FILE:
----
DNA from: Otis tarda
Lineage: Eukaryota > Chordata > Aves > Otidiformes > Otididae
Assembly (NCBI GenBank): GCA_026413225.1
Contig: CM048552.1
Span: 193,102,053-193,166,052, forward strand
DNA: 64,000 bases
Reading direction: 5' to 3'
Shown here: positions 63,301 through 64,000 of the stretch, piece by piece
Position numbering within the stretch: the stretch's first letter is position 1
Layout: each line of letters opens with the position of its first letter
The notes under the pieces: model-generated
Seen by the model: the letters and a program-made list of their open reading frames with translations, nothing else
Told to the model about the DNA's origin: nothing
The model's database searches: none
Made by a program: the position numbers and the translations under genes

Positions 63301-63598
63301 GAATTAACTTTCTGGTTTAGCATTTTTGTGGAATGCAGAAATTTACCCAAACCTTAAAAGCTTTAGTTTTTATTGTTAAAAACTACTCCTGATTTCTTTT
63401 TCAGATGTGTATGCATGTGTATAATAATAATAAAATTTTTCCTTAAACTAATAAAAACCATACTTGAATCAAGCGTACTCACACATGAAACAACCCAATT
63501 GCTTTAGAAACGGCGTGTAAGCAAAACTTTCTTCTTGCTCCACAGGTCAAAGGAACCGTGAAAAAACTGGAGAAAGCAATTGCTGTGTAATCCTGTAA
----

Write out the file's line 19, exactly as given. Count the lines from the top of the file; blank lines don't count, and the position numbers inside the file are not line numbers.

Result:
63501 GCTTTAGAAACGGCGTGTAAGCAAAACTTTCTTCTTGCTCCACAGGTCAAAGGAACCGTGAAAAAACTGGAGAAAGCAATTGCTGTGTAATCCTGTAA